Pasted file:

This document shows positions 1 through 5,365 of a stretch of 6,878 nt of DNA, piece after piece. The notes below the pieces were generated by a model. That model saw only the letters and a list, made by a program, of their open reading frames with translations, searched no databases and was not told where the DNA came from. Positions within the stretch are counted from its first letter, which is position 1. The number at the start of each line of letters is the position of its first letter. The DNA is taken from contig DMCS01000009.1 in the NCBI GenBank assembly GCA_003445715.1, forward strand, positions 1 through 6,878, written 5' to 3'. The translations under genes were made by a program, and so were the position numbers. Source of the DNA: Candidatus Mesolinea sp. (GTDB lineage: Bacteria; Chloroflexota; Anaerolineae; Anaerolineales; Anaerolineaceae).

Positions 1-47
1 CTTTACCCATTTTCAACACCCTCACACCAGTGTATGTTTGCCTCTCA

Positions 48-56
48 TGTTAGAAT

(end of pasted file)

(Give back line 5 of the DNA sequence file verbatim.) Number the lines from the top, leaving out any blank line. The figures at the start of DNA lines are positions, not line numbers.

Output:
48 TGTTAGAAT